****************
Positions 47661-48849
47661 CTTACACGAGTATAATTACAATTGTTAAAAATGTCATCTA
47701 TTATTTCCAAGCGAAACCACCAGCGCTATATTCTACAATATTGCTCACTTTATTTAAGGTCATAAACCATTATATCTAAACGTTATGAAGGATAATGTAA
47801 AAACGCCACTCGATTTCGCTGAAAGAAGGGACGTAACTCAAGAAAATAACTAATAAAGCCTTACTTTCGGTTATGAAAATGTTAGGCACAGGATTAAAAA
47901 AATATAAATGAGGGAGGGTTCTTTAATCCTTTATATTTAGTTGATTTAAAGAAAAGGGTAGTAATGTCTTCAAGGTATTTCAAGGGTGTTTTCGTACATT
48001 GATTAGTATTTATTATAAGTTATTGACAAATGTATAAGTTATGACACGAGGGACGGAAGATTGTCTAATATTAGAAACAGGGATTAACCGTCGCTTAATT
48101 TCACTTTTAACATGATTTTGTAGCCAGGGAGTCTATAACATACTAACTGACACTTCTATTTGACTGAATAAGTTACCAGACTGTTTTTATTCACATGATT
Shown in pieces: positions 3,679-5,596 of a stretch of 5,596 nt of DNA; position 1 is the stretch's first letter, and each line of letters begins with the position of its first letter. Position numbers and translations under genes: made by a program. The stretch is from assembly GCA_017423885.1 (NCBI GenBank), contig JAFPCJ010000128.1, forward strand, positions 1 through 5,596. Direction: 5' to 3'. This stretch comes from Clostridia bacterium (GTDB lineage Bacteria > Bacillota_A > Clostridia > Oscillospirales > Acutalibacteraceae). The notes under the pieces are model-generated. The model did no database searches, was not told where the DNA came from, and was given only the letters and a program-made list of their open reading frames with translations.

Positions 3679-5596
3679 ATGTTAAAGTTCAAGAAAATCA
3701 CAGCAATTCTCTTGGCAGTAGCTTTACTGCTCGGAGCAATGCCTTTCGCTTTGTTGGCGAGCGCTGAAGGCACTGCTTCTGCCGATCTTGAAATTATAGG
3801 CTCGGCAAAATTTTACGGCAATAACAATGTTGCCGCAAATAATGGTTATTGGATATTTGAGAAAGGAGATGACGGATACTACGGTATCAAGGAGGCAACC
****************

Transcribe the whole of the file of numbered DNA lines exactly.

Positions 47661-48849
47661 CTTACACGAGTATAATTACAATTGTTAAAAATGTCATCTA
47701 TTATTTCCAAGCGAAACCACCAGCGCTATATTCTACAATATTGCTCACTTTATTTAAGGTCATAAACCATTATATCTAAACGTTATGAAGGATAATGTAA
47801 AAACGCCACTCGATTTCGCTGAAAGAAGGGACGTAACTCAAGAAAATAACTAATAAAGCCTTACTTTCGGTTATGAAAATGTTAGGCACAGGATTAAAAA
47901 AATATAAATGAGGGAGGGTTCTTTAATCCTTTATATTTAGTTGATTTAAAGAAAAGGGTAGTAATGTCTTCAAGGTATTTCAAGGGTGTTTTCGTACATT
48001 GATTAGTATTTATTATAAGTTATTGACAAATGTATAAGTTATGACACGAGGGACGGAAGATTGTCTAATATTAGAAACAGGGATTAACCGTCGCTTAATT
48101 TCACTTTTAACATGATTTTGTAGCCAGGGAGTCTATAACATACTAACTGACACTTCTATTTGACTGAATAAGTTACCAGACTGTTTTTATTCACATGATT
Shown in pieces: positions 3,679-5,596 of a stretch of 5,596 nt of DNA; position 1 is the stretch's first letter, and each line of letters begins with the position of its first letter. Position numbers and translations under genes: made by a program. The stretch is from assembly GCA_017423885.1 (NCBI GenBank), contig JAFPCJ010000128.1, forward strand, positions 1 through 5,596. Direction: 5' to 3'. This stretch comes from Clostridia bacterium (GTDB lineage Bacteria > Bacillota_A > Clostridia > Oscillospirales > Acutalibacteraceae). The notes under the pieces are model-generated. The model did no database searches, was not told where the DNA came from, and was given only the letters and a program-made list of their open reading frames with translations.

Positions 3679-5596
3679 ATGTTAAAGTTCAAGAAAATCA
3701 CAGCAATTCTCTTGGCAGTAGCTTTACTGCTCGGAGCAATGCCTTTCGCTTTGTTGGCGAGCGCTGAAGGCACTGCTTCTGCCGATCTTGAAATTATAGG
3801 CTCGGCAAAATTTTACGGCAATAACAATGTTGCCGCAAATAATGGTTATTGGATATTTGAGAAAGGAGATGACGGATACTACGGTATCAAGGAGGCAACC